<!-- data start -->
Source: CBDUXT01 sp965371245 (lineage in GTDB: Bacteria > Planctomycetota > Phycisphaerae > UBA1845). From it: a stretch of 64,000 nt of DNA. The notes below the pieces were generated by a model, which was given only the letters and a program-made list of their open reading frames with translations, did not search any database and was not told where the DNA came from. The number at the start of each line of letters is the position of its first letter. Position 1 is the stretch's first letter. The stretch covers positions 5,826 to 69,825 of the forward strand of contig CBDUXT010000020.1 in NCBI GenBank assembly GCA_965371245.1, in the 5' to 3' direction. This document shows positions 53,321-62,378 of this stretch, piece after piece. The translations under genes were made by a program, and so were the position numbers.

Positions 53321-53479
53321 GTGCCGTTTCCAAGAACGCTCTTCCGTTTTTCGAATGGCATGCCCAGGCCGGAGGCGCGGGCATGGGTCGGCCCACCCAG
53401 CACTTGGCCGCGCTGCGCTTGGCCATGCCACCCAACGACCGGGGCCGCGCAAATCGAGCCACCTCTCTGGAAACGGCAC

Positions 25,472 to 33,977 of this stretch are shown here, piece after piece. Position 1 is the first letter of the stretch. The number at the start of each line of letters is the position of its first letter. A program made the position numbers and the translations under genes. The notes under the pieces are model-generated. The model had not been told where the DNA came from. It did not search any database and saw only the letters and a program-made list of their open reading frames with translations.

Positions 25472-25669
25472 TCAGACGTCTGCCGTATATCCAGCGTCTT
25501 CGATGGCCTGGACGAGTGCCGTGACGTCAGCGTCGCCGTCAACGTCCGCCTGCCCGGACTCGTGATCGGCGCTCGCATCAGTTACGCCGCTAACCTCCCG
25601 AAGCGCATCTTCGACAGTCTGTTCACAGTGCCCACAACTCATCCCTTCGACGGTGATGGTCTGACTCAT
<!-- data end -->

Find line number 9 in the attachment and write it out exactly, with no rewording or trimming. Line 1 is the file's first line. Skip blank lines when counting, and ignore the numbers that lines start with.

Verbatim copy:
25601 AAGCGCATCTTCGACAGTCTGTTCACAGTGCCCACAACTCATCCCTTCGACGGTGATGGTCTGACTCAT